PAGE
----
But fortunately, that’s another thing that we discuss during our national meetings or society meetings. In fact, this would be a good occasion to say that we actually have developed a society for migraine headaches for public, and our colleagues public can go to the migraine society site and get the name of the doctors who are doing this type of surgery in their area. And there are a lot of information for the public. And when [00:11:30] we get together, we talk about these complications. And to the best of my knowledge, there aren’t many incidences of neuromas if there are any. Actually, I don’t recall anybody talking about neuromas after this type of surgery. We do for the migraine headaches because we have means of measures of, again preventing that if we have to cut the nerve, we implant it in the muscle. That would reduce the potential [00:12:00] for any kind of a scar formation at the end of the nerves.

Anybody who has not been responding to medications properly cannot tolerate medications, has at least two severe migraine headaches that last several days and they’re disabling. And for patients who have tried everything else and they have no choice, would be their candidates for us. But it doesn’t have to go [00:12:30] that way. Again, if the medications are not working, we are there to help them. And I think that, again, as I mentioned, there are many surgeons that we have trained internationally who are doing this. This is being done in many countries. Actually now, our studies on teenagers actually have demonstrated that this surgery can work for pediatric population. We have a way of knowing whether [00:13:00] migraine headaches and pediatric population is going to go away or is going to last because some patients have migraine headaches around teenage that goes away when they become an adult. But their family history is going to help us detecting whose headaches are going to stay, whose headaches are going to go away.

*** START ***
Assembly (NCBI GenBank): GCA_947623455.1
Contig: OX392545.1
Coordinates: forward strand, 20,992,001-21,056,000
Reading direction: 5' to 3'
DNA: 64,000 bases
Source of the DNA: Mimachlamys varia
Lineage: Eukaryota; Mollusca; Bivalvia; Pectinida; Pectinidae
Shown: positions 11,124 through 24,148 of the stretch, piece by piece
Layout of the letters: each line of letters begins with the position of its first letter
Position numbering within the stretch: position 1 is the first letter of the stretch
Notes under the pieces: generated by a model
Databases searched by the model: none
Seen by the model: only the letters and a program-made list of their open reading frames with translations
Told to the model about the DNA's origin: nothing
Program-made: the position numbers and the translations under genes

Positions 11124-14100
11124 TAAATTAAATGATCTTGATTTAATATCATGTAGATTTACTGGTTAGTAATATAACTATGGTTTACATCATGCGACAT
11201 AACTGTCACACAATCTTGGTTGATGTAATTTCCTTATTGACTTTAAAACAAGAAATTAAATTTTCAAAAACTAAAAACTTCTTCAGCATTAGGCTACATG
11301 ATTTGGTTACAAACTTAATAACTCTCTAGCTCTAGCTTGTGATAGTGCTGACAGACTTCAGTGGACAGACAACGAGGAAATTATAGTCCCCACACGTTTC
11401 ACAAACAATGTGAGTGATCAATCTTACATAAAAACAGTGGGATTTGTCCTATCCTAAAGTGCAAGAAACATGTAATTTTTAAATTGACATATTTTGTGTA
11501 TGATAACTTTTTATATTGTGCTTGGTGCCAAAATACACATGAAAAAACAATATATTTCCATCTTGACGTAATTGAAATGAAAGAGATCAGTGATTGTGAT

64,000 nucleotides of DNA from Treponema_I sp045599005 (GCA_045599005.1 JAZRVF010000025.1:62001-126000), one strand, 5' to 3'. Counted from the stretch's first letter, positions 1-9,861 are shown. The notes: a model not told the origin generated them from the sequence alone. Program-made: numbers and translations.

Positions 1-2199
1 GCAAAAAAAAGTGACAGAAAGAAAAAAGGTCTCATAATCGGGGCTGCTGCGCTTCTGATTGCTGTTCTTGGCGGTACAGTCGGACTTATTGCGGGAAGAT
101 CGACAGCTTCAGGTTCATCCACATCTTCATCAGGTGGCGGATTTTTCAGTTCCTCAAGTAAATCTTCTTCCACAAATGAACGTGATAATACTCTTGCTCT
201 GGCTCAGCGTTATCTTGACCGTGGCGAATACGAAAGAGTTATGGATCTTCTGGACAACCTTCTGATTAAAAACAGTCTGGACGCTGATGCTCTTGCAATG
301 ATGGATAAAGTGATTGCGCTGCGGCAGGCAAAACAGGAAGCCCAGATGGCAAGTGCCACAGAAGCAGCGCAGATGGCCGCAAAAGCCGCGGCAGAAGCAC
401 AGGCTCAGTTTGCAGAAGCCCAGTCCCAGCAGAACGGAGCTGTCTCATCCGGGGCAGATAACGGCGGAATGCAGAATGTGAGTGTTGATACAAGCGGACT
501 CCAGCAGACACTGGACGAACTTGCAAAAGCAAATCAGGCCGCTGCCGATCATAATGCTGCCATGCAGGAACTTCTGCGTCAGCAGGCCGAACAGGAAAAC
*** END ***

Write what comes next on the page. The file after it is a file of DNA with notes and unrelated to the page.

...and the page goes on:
Family members can tell us whether their headaches went [00:13:30] away or not when they got the adulthood. So we operate on the patients only when their parents or siblings. Headaches did not go away when they reached their adult age. They’re actually very young kids that they can’t go to school. They lose a lot of education. And I have had, actually, even in early adulthood, I have college students [00:14:00] that they could not continue studying until we did the surgery. Then when they went back to finish the school. One of the gratifying aspects of this surgery for me, which is absolutely thrilling, is patients telling me that you don’t understand. You’ve have changed my life. And many of them also tell me that they have control of their lives [00:14:30] for the first time because many patients have migraine headaches. They don’t know when the headaches are going to hit or come about.

Even on their wedding night, they may have headaches or wedding of their sisters, brothers, so they can make plans. They can’t make plans to be in their children’s events. So giving them that potential to plan their lives is really very, very, very gratifying to me. There are rare occasions that I tell the patients, I don’t think I’m going to be helping you. Those are the patients who have been on heavy narcotic medications for a very, very, very long time. And I don’t think that their expectations from the surgery is realistic or I don’t think that the patients are going to follow my instructions to help me to serve them, but that is extremely [00:15:30] rare. That’s a little bit more common on the nose surgery patients. But I don’t deny helping patients with pain unless I’m absolutely convinced that I’m not going to be able to help this patient.

On the other hand, also, I don’t operate on anybody unless I’m convinced that I’m going to be able to have the patient. Unfortunately, many of the insurance companies consider this experimental [00:16:00] except for Medicare. Actually, Medicare covers some of the procedures and it is a hit and miss. I’m hoping one of these days our patients are going to get together and find a way, whether it is employing a lawyer or filing a class lawsuit or whatever to get these insurance companies to cooperate. I feel bad for them. And there are patients that cannot have the surgery because insurance doesn’t cover [00:16:30] any part of it. And there is also an anesthesia of facility cost that they have to pay for. So we try to help as many patients as possible. The price range is really very variable from one trigger site, two trigger site, three trigger size, five trigger sites, and what needs to be done for the patients. So it can range from couple thousand to 15 to 20,000 [00:17:00] maximum for some patients, or it could be higher for somebody else or depending on what the condition is. We do not have financing available through our clinic for the patients who cannot afford doing migraine surgery, but we do work with companies that provide that kind of service to the patients, and CareCredit is one of them.

Announcer (17:27):
Links to learn more about Dr. Guyuron and anything else mentioned on this podcast are available in the show notes. Head On is a production of The Axis.